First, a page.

The French section was perhaps the least exciting, mostly made up of traffic, speed cameras and toll booths, which scattered the motorbikes, forcing us to make frequent stops to reunite the group. Looking in the rear-view mirrors was a constant, with exaggerated heat, amplified by that of the scorching engines. Under such circumstances one became more intolerant and a break to regenerate mind and body was a must. Thus began a dialogue made up of various gestures and signals between the motorcyclists which led everyone towards a single destination: the coffee break. In these goliardic and refreshment moments, I reflected on how essential the harmony of the group was in trips of this kind. And also how the peculiarities of each of them have been fundamental in creating and maintaining a general balance. I didn’t have in front of me only fanatical motorcyclists, expert or inexperienced, those from bars or from the track. I was faced with men, each in his own way, with his own weaknesses or strengths, some more expansive, some shy, some more tolerant, some less, the talkative and the one of few words, the precise, the punctual and the latecomer or messy. All, however, united by a single common denominator: the motorbike, considered almost as a part of themselves. Striking were for me – I’m not a motorcyclist – the stops during which the bikes were caressed, listened to, checked, personalized with gadgets purchased in the service area together with a snack. On this trip, I learnt that for a motorcyclist the motorbike is not just a vehicle, but a real travelling companion, and should be treated as such.
Ultreia! and our Let’s go!
Ultreia! On the Jacobean routes, one can often hear this expression among pilgrims. It is a form of greeting or encouragement, meaning ‘let us move on’ or ‘let us go further’. I smiled every time I heard it because I instinctively compared it to Let’s go! which Bernardo, the group leader, never missed an opportunity to repeat, even several times, at each stop. And like a ritual, aliens could be seen equipping themselves with calm and care: jacket, cap, helmet, gloves, a few pats on the back, smiling eyes, the roar of engines, the column slowly regaining shape and off back on the street. Even in seemingly simple or trivial situations such as these, the sense of unity and community that is usually experienced in the Camino de Santiago among pilgrims and that makes no distinction whether one wears a helmet or has a stick in hand, still came through.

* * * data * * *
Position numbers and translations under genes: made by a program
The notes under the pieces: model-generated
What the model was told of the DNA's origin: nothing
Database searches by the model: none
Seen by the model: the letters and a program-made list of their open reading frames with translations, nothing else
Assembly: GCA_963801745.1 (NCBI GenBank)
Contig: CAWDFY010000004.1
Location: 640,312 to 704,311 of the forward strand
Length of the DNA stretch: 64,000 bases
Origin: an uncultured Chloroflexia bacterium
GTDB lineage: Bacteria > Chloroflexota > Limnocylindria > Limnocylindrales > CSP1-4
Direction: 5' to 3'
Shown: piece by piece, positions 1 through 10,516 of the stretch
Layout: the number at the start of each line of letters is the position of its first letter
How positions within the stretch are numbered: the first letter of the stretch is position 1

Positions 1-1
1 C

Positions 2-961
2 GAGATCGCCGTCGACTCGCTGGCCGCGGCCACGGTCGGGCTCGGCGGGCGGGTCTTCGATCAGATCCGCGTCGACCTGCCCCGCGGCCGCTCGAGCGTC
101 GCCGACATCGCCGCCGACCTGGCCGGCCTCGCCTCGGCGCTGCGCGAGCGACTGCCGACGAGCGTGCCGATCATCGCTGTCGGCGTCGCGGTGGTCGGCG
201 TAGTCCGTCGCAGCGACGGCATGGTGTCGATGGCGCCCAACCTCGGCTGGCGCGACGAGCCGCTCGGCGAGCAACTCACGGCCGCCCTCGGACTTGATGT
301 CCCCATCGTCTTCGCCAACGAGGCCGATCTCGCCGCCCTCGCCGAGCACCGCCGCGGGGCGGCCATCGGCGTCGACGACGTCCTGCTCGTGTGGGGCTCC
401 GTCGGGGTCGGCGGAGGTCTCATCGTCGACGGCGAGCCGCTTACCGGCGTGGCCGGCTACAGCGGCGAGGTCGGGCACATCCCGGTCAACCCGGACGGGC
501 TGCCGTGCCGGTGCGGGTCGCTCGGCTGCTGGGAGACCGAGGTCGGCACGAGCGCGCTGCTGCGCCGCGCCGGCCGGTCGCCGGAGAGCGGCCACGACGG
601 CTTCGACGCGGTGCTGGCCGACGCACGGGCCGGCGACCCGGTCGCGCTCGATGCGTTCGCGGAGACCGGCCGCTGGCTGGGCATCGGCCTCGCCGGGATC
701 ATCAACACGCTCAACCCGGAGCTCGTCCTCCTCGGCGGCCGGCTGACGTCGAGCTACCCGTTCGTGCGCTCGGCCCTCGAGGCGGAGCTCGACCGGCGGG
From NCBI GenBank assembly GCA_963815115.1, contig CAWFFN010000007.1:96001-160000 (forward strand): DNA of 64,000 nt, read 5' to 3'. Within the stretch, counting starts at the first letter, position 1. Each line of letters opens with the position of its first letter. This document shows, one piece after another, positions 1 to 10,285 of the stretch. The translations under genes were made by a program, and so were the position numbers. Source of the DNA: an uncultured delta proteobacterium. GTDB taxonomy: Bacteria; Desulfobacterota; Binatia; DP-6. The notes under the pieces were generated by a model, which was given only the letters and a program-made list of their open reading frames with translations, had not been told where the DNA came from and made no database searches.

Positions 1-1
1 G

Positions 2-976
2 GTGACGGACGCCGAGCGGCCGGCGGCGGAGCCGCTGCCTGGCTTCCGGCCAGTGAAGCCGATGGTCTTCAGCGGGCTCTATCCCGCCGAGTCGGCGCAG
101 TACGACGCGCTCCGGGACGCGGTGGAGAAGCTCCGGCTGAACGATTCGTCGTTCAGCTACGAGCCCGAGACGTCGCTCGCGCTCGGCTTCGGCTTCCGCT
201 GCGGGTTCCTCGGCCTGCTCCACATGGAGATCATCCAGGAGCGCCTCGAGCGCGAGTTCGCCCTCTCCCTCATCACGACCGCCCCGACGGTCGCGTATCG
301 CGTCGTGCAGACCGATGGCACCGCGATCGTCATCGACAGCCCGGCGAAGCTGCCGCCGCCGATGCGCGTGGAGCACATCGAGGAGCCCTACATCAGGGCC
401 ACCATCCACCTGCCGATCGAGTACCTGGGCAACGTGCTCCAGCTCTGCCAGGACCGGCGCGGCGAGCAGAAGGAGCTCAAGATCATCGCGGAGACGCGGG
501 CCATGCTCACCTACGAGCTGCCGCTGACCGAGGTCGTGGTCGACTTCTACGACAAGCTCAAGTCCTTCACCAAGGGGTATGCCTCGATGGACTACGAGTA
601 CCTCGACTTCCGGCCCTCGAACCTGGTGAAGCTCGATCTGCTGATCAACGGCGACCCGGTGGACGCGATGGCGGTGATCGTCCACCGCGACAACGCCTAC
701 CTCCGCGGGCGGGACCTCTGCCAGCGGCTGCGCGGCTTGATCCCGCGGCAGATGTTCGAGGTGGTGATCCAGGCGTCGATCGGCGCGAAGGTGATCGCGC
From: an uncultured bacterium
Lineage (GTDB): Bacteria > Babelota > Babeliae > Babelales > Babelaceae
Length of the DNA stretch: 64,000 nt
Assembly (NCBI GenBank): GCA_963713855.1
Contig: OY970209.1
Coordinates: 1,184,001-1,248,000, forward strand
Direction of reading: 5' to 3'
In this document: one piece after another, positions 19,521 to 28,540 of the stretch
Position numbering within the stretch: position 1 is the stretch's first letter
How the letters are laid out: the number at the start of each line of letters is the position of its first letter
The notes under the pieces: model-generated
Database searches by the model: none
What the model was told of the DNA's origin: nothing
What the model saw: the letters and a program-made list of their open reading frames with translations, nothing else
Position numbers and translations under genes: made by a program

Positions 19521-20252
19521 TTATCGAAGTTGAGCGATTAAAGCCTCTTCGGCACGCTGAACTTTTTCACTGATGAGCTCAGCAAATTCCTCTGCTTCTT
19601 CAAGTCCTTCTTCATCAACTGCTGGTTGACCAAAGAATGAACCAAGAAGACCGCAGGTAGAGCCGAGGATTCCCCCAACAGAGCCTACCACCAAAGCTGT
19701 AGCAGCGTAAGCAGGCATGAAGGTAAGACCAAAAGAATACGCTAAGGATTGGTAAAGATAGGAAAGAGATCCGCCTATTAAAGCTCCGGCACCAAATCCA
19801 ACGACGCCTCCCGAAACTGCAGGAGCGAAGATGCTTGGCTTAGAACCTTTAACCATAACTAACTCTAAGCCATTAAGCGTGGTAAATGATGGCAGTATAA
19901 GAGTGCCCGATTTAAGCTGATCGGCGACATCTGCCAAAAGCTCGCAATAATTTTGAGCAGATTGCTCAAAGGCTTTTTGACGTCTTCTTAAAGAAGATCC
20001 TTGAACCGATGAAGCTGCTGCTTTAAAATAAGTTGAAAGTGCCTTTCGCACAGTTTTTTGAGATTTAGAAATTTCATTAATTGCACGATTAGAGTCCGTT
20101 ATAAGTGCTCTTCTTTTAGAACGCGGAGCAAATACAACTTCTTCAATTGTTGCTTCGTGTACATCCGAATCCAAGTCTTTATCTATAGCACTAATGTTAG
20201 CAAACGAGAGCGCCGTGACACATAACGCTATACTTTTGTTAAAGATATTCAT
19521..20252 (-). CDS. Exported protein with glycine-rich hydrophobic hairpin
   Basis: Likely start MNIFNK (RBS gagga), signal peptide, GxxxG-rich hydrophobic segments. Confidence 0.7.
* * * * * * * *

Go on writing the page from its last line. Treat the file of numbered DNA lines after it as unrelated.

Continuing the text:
The landscape began to change and with it the climate, the scents, the atmosphere. We were getting to the heart of the journey. We were in Roncesvalles, ready to cross the Pyrenees. Here we were given the Credencial del peregrino, a sort of passport that would collect all the stamps of the hostels where we would be staying. This time it was Marco with his bike ‘the most beautiful of all’, as he often remarked, who was leading me towards the woods of Navarre. The road was a continuous snaking of bends. Balance and trust in Marco allowed us to advance with synchronized and fluid movements. I could even turn around and see the column from the front. The bikes all had the same pace and leaned into every corner at the same angle. Fragrant pines, birches, chestnuts, eagles soaring in flight, medieval bridges made the atmosphere almost surreal, to the point that the paladin Orlando could have appeared with his horses at any moment. Ultreia! We would have shouted at them, or simply ‘Let’s goooo!
Santiago de Compostela and our kilometre zero
And off we went, and how we went! Further and further where yellow arrows on blue signs indicated. The Spanish route was an alternation of emotions, colours, smells, breathtaking views. We went from Gothic cathedrals to castles, from towns to tiny villages lost in the mountains where cows, goats and chickens ran from one side to the other. The journey from Burgos to Leòn was particularly felt, from several points of view. Straights that began without knowing where they ended bisected the Spanish mesetas – desert plateaus of boundless wheat fields of intense yellow color, printed on a saturated blue sky. Just like the yellow of the stylized shell with nine rays on a blue background, the symbol par excellence of the Camino. Getting through the mesetas was challenging. The sun was fierce that day, I felt my hands burn, my lips dry and under my jacket unbearably hot. No bends on the horizon to interrupt the rhythm of the road. Tiring for me, but even more for my companions who were riding the bikes. It was common to see some bikers stand up to get some air, revive their now-absent lower limbs and enjoy the spectacle of nature. Probably for some of them, thoughts burned more than the sun. Everyone on this trip had brought something with them: some tiredness accumulated from work, some heavy, oppressive burdens they wanted to give away to the wind, and others beautiful memories to continue savouring along the way. Sometimes watching them, I wondered how so much noise, hostile weather, concentration, adrenaline, and precision mechanics, could go hand in hand with the peace and that sense of lightness they conveyed once they got off their bikes. I believe there are places, moments or situations that can shake our hearts if connected to our passions.
Perhaps this is the answer.
One such moment was crossing the streets of Santiago on a motorbike and seeing the spires of its Cathedral appear out of nowhere to find ourselves shortly afterwards in front of its grandeur in the Obradoiro square. It was time to drop everything – helmets, jackets, bikes – and concentrate on our thoughts. Celtic music played by a few gaitero accompanied our steps. It was the arrival: a sum of distances overcome on foot, by bike or motorbike, converged in a single point. It was the drawing of a path taking shape. A point to start again from zero, or to get to zero, and go further, until the end of the world.
Ultreia, therefore, … and buen camino!